Totally Unauthorized

A side of the film industry most people never see.

Night for night

There are two ways to light a night exterior scene* – the fast way and the way that actually looks like night. The fast way is to put a BFL (big fucking light) in a lift and send it up, which visually we’ve all accepted means ‘night’, but really…

When was the last time you saw an 18,000 watt moon?

So the other way is to forgo the BFL and light with a lot of little lamps both on the ground and in the lift. This method results in something that looks much more realistic (I’m talking about urban scenes here – actors in a field in the middle of nowhere pretty much have to be lit by the BFL method), but it does wear out the set lighting people since we have to do a lot more running around when there are five of us and the gaffer’s placing 150 lights instead of twenty.

So last night, we had two condors, but with small lights because this particular DP goes for the realistic look and not the easy look. Which is fine, but right in the middle of the scramble, I had to take my condor up and wait for the turnaround (turning the camera around and looking in the opposite direction. Turnaround can also mean the time between wrap and the call time the next day) so that production wouldn’t be waiting on lighting. As much as I hate leaving my co-workers in the middle of a scramble, duty called.

So up I went, and as soon as I got the basket raised I discovered that this particular condor’s ‘level’ feature didn’t work – most condors have a control which enables one to tilt the basket itself to make it level. Not this one – it had the control but it wouldn’t level, so my basket stayed tilted forwards at a 45 degree angle all night.

Every attempt on my part to raise the angle of the boom to level the bucket a bit resulted in the arm settling – which makes a popping sound – and since the sound mixer was sitting right at the base of the condor, said popping sound resulted in more than a few dirty looks thrown my way so I just lowered the arm a bit, braced myself against the tilty and waited.

Finally, on the last shot of the night I turned on my lights and after a few takes, came down and helped my co-workers wrap.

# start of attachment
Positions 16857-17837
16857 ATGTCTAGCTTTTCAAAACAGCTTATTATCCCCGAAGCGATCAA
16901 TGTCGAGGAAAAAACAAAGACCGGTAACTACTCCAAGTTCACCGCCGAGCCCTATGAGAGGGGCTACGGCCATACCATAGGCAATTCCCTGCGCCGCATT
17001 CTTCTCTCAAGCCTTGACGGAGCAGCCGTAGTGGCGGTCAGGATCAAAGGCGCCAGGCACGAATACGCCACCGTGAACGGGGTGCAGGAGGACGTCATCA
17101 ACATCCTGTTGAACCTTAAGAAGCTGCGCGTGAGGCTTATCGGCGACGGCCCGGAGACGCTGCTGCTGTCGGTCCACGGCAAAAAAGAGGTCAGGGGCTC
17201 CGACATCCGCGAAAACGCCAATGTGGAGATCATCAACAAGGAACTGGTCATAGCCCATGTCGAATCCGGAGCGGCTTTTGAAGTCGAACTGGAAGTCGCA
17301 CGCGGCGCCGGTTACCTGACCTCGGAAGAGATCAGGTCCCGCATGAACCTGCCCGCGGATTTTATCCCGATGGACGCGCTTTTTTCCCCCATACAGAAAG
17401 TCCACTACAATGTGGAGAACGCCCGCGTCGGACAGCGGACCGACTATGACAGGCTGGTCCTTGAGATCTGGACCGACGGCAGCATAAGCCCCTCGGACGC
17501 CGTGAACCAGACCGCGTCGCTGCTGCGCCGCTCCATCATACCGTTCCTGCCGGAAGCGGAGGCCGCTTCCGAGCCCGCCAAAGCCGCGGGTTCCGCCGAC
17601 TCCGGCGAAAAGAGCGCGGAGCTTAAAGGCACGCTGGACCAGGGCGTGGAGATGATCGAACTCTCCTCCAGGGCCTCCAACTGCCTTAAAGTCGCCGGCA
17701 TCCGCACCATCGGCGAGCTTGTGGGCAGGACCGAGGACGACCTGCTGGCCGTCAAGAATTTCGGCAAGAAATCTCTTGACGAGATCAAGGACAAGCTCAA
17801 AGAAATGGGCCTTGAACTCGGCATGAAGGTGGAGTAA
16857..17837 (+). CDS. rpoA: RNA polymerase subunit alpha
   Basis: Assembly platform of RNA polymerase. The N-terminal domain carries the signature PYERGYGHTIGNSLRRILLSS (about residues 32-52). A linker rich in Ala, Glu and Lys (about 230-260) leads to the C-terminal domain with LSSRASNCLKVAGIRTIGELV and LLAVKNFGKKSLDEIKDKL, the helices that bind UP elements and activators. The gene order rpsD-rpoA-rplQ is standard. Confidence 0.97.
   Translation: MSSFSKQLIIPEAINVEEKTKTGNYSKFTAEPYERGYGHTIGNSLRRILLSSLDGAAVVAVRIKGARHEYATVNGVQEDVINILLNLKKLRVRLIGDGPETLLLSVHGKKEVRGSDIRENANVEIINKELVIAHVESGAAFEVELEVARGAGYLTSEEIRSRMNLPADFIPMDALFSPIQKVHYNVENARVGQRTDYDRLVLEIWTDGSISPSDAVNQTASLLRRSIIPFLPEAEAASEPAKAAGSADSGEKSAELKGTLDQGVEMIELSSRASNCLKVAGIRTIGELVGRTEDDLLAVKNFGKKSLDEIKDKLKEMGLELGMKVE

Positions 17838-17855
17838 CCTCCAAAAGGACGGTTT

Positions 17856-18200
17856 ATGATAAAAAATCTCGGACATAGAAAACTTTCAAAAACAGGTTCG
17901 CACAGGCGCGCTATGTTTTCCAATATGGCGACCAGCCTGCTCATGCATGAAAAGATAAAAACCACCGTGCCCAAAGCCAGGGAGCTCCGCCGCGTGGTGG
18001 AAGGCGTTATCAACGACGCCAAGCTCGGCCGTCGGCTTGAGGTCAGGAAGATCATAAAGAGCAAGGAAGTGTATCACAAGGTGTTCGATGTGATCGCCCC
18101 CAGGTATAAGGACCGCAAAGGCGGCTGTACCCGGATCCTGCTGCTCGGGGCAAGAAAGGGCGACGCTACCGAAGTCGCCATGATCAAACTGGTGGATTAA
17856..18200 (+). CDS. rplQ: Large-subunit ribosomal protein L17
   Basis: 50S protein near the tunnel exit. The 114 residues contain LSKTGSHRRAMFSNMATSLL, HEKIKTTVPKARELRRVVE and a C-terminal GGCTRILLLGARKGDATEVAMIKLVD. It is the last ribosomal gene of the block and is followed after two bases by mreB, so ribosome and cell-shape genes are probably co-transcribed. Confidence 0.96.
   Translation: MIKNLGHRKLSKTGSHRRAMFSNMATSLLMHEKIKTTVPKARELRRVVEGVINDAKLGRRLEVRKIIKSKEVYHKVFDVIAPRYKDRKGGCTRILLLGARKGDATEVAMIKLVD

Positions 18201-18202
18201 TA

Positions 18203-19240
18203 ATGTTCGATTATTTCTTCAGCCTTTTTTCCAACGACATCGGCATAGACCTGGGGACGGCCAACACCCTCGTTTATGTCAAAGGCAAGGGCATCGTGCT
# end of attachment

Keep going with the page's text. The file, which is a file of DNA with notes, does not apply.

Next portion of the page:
After I went to the ladies’, of course.

In other news, the other one-hour drama that shoots on the lot has just fired it’s entire electric crew – everyone from the gaffer down isn’t coming back for the next season, so there’s a mad scramble to find out who the new gaffer and best boy are so we can put our names into the ‘day player’ hat.  So far, no good info – just a lot of conjecture.

*Although it’s fairly easy to shoot day exteriors at night, it’s almost impossible to shoot outside during the day and make it look like night – if you’ve ever seen a movie with a night scene that was weirdly blue and totally wrong looking, that was an attempt to shoot night at day. If you’re a budding filmmaker, take my advice now and just don’t do it. Shoot day for day exterior  and night for night exterior. It’ll save you a ton of headaches.

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8 Responses

  1. MaxMarois says:

    How long did it took you guys to set up all your lights that night?

    The whole electric crew? Got to wonder if there is a reasonable reason behind it, or if it’s just another day in the film industry.

    • Peggy Archer says:

      I’m not sure what you mean – we usually use the whole crew for lighting set-ups. That’s why we’re there.

      • David H. says:

        I think Max meant that as a separate thought and is referring to the whole crew of that show being fired.

      • MaxMarois says:

        Let me clarify this.

        The first part was a question about how much time it took you to set up your condors that night?

        —–
        The second one, not related to the first one, is a comment about the whole electric crew of that show been fired.

        Hope that helps!

        • Peggy Archer says:

          Oh, yes.. that does help. Normally, when the gaffer gets fired, the entire crew is fired as well because most gaffers want to work with their own people and not someone else’s crew – so yes. The whole crew got fired.

          I don’t know how long the set up last night took – I wasn’t timing it, but I’d guess about an hour and a half.

  2. Charli says:

    How different is the realistic look to the moonlit look? Is it such a difference that the audience is going to sit there and say “whoa, that looks cool” or is this just a DP going to the extreme, too self-indulgent?

    One of the short film I did (as a writer/producer) the director thought to save time and film day-for-night scene, uh, yeah, that bluish, I so get that. I made sure that short isn’t put up anywhere on the internet.

  3. Nathan says:

    I had a meeting a bunch of years ago with the Mayor and Police Chief of a small Ohio town to discuss traffic control for a car chase (daylight scene) we wanted to shoot in their town. The Police Chief was concerned about how disruptive this was going to be and asked if why we couldn’t just shoot at night with lots of really big lights.

  4. JCW says:

    On MILK, we shot a lot of night scenes. With the exception of scenes where mid-shots and close ups were required, there was precious little special lighting for the crowd scenes – I guess Harry Savides is really adept at shooting night scenes ’cause they came out beautifully.

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